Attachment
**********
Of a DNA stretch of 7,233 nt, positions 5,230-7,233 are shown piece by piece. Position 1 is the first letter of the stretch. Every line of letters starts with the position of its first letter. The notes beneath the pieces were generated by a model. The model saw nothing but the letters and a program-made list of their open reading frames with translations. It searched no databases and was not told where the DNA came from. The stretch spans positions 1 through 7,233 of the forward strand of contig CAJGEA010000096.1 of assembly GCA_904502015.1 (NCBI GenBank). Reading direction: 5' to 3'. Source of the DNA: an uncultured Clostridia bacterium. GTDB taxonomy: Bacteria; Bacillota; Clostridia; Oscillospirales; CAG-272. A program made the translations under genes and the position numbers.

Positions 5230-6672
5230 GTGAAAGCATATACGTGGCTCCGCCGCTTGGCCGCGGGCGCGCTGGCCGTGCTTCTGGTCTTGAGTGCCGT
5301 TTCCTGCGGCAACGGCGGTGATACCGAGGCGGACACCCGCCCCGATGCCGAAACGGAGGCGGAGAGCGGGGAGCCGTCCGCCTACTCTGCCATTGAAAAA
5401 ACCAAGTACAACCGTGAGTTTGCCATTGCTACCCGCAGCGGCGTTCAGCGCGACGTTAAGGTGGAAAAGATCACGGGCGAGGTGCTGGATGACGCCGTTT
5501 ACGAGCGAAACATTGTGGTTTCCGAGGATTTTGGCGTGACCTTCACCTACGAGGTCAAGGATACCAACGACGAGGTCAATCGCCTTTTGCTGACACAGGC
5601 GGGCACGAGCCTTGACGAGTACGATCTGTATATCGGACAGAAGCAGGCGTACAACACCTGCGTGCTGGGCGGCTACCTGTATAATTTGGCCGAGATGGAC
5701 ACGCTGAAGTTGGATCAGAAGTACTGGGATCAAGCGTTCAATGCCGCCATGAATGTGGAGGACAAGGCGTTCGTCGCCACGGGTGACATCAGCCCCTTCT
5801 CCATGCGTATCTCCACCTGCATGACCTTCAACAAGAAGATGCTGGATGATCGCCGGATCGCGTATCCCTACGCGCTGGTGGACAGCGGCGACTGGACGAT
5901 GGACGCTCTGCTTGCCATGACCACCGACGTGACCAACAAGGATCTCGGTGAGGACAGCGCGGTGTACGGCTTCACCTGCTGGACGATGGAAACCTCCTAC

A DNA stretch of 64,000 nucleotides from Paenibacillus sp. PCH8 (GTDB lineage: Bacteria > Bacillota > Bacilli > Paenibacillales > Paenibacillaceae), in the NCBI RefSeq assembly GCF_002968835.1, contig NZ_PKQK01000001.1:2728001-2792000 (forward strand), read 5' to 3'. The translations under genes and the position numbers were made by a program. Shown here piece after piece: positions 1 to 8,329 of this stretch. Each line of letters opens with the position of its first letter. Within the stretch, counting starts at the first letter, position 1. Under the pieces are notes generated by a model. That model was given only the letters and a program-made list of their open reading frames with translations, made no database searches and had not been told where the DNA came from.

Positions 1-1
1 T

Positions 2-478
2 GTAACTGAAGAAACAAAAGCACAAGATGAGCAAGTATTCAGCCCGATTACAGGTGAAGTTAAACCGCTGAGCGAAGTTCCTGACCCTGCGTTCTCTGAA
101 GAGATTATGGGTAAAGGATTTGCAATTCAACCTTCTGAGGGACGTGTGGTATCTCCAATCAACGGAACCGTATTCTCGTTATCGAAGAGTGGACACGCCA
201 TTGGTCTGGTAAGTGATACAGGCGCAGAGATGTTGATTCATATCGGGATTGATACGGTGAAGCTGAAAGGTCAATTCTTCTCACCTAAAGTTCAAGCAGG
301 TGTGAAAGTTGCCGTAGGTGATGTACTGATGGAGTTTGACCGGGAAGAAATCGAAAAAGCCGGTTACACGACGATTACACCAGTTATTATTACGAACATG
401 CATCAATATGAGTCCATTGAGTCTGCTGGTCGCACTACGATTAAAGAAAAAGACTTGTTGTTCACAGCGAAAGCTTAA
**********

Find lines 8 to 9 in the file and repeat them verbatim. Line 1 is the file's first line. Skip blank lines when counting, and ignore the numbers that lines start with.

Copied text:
5701 ACGCTGAAGTTGGATCAGAAGTACTGGGATCAAGCGTTCAATGCCGCCATGAATGTGGAGGACAAGGCGTTCGTCGCCACGGGTGACATCAGCCCCTTCT
5801 CCATGCGTATCTCCACCTGCATGACCTTCAACAAGAAGATGCTGGATGATCGCCGGATCGCGTATCCCTACGCGCTGGTGGACAGCGGCGACTGGACGAT